What is in this article?:
- Similarities exist between resistant weeds and drugs
- Continued, widespread use is catalyst for resistance
- New products, management systems needed
In the meantime, while research continues to develop new tools for fighting the problems, both Baumann and Wagner offer advice to their respective audiences in the farming and medical fields.
“From an agriculture perspective, that being farmers, we need to go back to some of the old chemistry or use new products with different sites of action than the product in question," Baumann said. “We need to employ preventive instead of remedial approaches because remedial, post-emergence products may not be available to you. Rotation of herbicides is one recommendation. Or, at least use an alternative site of action herbicide somewhere in the program, in conjunction with glyphosate products to pick up the resistant biotype.”
Meanwhile, Wagner says both patients and medical doctors need to work together with treatment protocols involving both pharmacological and non-pharmacological measures.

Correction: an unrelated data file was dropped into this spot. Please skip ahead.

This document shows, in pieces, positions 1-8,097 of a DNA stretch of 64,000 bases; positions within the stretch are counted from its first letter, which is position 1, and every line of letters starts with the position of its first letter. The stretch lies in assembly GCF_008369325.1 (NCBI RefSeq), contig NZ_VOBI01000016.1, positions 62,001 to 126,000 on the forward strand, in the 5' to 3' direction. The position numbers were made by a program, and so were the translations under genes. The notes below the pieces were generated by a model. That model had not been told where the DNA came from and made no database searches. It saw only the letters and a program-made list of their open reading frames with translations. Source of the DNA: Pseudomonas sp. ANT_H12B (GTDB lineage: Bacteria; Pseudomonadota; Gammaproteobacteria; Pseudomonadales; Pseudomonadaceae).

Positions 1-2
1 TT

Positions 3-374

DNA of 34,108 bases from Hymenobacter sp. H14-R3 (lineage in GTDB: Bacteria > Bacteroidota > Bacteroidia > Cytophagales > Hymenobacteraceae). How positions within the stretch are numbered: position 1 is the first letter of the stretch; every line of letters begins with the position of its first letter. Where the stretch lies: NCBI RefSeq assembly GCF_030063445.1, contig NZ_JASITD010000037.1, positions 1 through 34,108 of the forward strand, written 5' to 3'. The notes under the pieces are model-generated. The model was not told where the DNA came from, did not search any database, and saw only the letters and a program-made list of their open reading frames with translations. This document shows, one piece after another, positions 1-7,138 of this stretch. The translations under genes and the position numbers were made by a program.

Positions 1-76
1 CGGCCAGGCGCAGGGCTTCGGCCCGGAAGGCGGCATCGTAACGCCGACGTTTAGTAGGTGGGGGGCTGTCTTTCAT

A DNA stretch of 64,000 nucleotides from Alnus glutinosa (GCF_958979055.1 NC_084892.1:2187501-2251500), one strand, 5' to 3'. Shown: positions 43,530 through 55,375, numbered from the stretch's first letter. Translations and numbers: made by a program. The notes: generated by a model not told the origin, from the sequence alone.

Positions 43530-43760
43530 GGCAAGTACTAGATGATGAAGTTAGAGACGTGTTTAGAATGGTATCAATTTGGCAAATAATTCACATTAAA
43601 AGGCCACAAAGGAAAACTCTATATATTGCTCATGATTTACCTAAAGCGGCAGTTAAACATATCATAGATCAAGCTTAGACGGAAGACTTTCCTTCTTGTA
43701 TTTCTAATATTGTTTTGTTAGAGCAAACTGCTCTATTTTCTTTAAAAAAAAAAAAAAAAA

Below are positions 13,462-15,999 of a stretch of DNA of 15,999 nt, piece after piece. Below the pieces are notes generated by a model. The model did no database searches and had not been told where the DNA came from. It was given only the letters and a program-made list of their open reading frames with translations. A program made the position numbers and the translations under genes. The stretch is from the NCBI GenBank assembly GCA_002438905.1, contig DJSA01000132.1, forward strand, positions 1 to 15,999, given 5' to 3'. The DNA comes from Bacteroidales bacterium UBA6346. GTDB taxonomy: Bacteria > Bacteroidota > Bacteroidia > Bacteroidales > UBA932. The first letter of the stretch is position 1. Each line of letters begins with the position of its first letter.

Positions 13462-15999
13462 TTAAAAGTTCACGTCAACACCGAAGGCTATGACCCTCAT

“The first few days of nasal or sinus congestion may resemble a sinus infection, but more likely it is a viral upper airway infection,” he said.
“More times than not, patients are better off waiting seven to 10 days. Usually this type of viral infection improves over this time span.”
If the patient’s symptoms persist or worsen, consider antibiotic therapy at that time.
“By the same token, all medical providers need to take time in the exam room and educate their patients,” Wagner said. “The common cold is caused by a virus which resolves on its own, and a sinus infection has a bacterial etiology and improves with antibiotic therapy. Furthermore, there are many preventive practices a patient can employ to minimize the risk of contracting MRSA infection.”